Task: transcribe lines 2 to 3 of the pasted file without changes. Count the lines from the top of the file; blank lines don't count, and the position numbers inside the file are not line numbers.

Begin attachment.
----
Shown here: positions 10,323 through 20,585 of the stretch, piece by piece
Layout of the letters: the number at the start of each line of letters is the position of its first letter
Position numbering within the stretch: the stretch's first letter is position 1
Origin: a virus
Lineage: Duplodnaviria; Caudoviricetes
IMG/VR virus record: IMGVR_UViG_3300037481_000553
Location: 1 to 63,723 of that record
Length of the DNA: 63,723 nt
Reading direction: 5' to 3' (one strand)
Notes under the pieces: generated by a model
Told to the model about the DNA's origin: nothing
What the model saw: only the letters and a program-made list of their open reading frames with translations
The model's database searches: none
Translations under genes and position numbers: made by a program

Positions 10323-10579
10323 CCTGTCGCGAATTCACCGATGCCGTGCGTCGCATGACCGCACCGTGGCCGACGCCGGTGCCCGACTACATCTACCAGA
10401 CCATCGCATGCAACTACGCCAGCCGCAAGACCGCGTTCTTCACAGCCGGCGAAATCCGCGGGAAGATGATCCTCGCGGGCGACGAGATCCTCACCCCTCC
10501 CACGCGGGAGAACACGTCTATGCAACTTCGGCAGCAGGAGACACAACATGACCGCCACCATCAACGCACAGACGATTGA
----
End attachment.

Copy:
Layout of the letters: the number at the start of each line of letters is the position of its first letter
Position numbering within the stretch: the stretch's first letter is position 1